Although parents called in with questions about when children might return to the classroom, Berry-Benjamin said the Department of Health will determine when it’s safe for teachers to return to their schools and when children can begin to phase into a hybrid model of education if they choose.
With the pandemic surging, back-to-school policies have also been changing, sometimes within a matter of days. Several weeks ago, the Department of Education announced that students could choose to take all their classes online, or follow a hybrid model – where students attend classes on campus on certain days and use distance learning platforms on other days.
This policy was changed when the Department of Education announced Aug. 6 that instruction would take place solely online through the first semester of the 2020-2021 school year; at that point, although students were to remain at home, school personnel would be reporting to their respective campuses.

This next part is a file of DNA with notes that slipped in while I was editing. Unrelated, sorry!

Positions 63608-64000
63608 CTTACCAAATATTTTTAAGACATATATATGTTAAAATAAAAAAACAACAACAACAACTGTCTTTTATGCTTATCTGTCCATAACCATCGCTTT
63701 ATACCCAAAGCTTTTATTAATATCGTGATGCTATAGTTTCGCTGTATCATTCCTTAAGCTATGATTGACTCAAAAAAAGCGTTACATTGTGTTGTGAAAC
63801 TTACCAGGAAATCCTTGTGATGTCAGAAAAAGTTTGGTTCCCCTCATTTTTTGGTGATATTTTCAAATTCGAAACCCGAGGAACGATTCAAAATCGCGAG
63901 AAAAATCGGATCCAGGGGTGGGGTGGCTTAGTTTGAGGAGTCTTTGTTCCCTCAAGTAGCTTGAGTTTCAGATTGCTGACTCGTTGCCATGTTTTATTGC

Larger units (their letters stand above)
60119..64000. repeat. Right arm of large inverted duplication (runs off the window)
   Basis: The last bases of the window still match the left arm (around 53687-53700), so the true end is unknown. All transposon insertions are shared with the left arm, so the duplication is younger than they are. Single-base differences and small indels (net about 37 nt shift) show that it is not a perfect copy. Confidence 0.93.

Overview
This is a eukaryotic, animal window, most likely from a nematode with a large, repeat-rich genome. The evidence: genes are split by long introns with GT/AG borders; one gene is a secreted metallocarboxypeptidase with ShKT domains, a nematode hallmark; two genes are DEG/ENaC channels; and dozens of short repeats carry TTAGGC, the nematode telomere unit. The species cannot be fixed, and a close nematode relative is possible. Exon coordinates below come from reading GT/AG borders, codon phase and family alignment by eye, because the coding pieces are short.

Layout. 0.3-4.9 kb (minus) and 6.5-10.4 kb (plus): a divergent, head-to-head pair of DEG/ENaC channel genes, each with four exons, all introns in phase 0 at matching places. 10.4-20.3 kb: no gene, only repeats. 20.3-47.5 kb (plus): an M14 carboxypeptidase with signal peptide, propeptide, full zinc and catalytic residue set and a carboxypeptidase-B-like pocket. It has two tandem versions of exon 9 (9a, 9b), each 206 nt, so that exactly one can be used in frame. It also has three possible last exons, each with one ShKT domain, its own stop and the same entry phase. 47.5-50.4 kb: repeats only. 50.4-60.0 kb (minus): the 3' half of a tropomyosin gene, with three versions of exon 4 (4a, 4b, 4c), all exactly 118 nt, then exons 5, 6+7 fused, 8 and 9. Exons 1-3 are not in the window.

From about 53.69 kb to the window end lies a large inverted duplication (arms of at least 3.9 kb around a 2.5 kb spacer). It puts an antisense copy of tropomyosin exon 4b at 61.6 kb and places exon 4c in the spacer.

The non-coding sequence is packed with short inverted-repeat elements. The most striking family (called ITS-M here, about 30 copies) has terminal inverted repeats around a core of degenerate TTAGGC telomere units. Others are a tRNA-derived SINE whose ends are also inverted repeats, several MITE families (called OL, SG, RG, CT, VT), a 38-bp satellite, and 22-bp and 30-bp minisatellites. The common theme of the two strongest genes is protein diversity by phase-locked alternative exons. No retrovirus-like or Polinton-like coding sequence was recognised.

Now everyone will be at home, dealing with the challenges of online instruction for the foreseeable future. Although parents called in with questions about when children might return to the classroom, Berry-Benjamin said the Department of Health will determine when it’s safe for teachers to return to their schools and when children can begin to phase into a hybrid model of education if they choose.
“Our goal is to transition into a true 21st century education,” said Berry-Benjamin. “Robust and comprehensive distance learning is the end goal. This is a practice run.”
“At the other side of all this, it’s really going to be beneficial,” said St. Thomas-St. John Superintendent Jurgen.